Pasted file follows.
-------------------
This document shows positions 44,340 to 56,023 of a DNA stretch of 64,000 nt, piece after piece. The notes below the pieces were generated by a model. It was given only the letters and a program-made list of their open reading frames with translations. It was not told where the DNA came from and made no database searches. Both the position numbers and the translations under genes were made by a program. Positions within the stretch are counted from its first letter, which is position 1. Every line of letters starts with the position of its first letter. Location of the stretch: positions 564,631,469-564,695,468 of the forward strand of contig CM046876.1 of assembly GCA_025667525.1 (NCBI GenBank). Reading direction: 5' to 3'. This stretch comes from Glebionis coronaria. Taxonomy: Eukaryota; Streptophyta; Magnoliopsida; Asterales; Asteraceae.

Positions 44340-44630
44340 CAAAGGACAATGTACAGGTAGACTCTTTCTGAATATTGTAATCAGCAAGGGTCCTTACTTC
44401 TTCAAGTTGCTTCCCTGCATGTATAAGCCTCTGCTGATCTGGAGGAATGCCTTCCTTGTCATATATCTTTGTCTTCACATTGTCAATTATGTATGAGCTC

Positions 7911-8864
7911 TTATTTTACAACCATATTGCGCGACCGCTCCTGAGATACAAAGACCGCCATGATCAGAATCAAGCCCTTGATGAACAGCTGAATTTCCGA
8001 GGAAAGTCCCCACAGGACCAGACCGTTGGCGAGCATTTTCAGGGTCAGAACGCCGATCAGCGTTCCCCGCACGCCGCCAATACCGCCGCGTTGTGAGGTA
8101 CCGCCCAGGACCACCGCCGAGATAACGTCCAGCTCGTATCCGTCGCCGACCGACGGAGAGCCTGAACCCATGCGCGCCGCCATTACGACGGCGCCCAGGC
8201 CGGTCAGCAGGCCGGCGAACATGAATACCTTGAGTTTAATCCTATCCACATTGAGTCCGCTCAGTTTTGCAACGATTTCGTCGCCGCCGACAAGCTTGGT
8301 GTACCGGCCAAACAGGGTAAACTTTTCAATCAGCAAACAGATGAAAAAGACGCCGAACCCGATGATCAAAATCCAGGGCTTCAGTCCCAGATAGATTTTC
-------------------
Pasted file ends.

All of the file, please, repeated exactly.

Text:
This document shows positions 44,340 to 56,023 of a DNA stretch of 64,000 nt, piece after piece. The notes below the pieces were generated by a model. It was given only the letters and a program-made list of their open reading frames with translations. It was not told where the DNA came from and made no database searches. Both the position numbers and the translations under genes were made by a program. Positions within the stretch are counted from its first letter, which is position 1. Every line of letters starts with the position of its first letter. Location of the stretch: positions 564,631,469-564,695,468 of the forward strand of contig CM046876.1 of assembly GCA_025667525.1 (NCBI GenBank). Reading direction: 5' to 3'. This stretch comes from Glebionis coronaria. Taxonomy: Eukaryota; Streptophyta; Magnoliopsida; Asterales; Asteraceae.

Positions 44340-44630
44340 CAAAGGACAATGTACAGGTAGACTCTTTCTGAATATTGTAATCAGCAAGGGTCCTTACTTC
44401 TTCAAGTTGCTTCCCTGCATGTATAAGCCTCTGCTGATCTGGAGGAATGCCTTCCTTGTCATATATCTTTGTCTTCACATTGTCAATTATGTATGAGCTC

Positions 7911-8864
7911 TTATTTTACAACCATATTGCGCGACCGCTCCTGAGATACAAAGACCGCCATGATCAGAATCAAGCCCTTGATGAACAGCTGAATTTCCGA
8001 GGAAAGTCCCCACAGGACCAGACCGTTGGCGAGCATTTTCAGGGTCAGAACGCCGATCAGCGTTCCCCGCACGCCGCCAATACCGCCGCGTTGTGAGGTA
8101 CCGCCCAGGACCACCGCCGAGATAACGTCCAGCTCGTATCCGTCGCCGACCGACGGAGAGCCTGAACCCATGCGCGCCGCCATTACGACGGCGCCCAGGC
8201 CGGTCAGCAGGCCGGCGAACATGAATACCTTGAGTTTAATCCTATCCACATTGAGTCCGCTCAGTTTTGCAACGATTTCGTCGCCGCCGACAAGCTTGGT
8301 GTACCGGCCAAACAGGGTAAACTTTTCAATCAGCAAACAGATGAAAAAGACGCCGAACCCGATGATCAAAATCCAGGGCTTCAGTCCCAGATAGATTTTC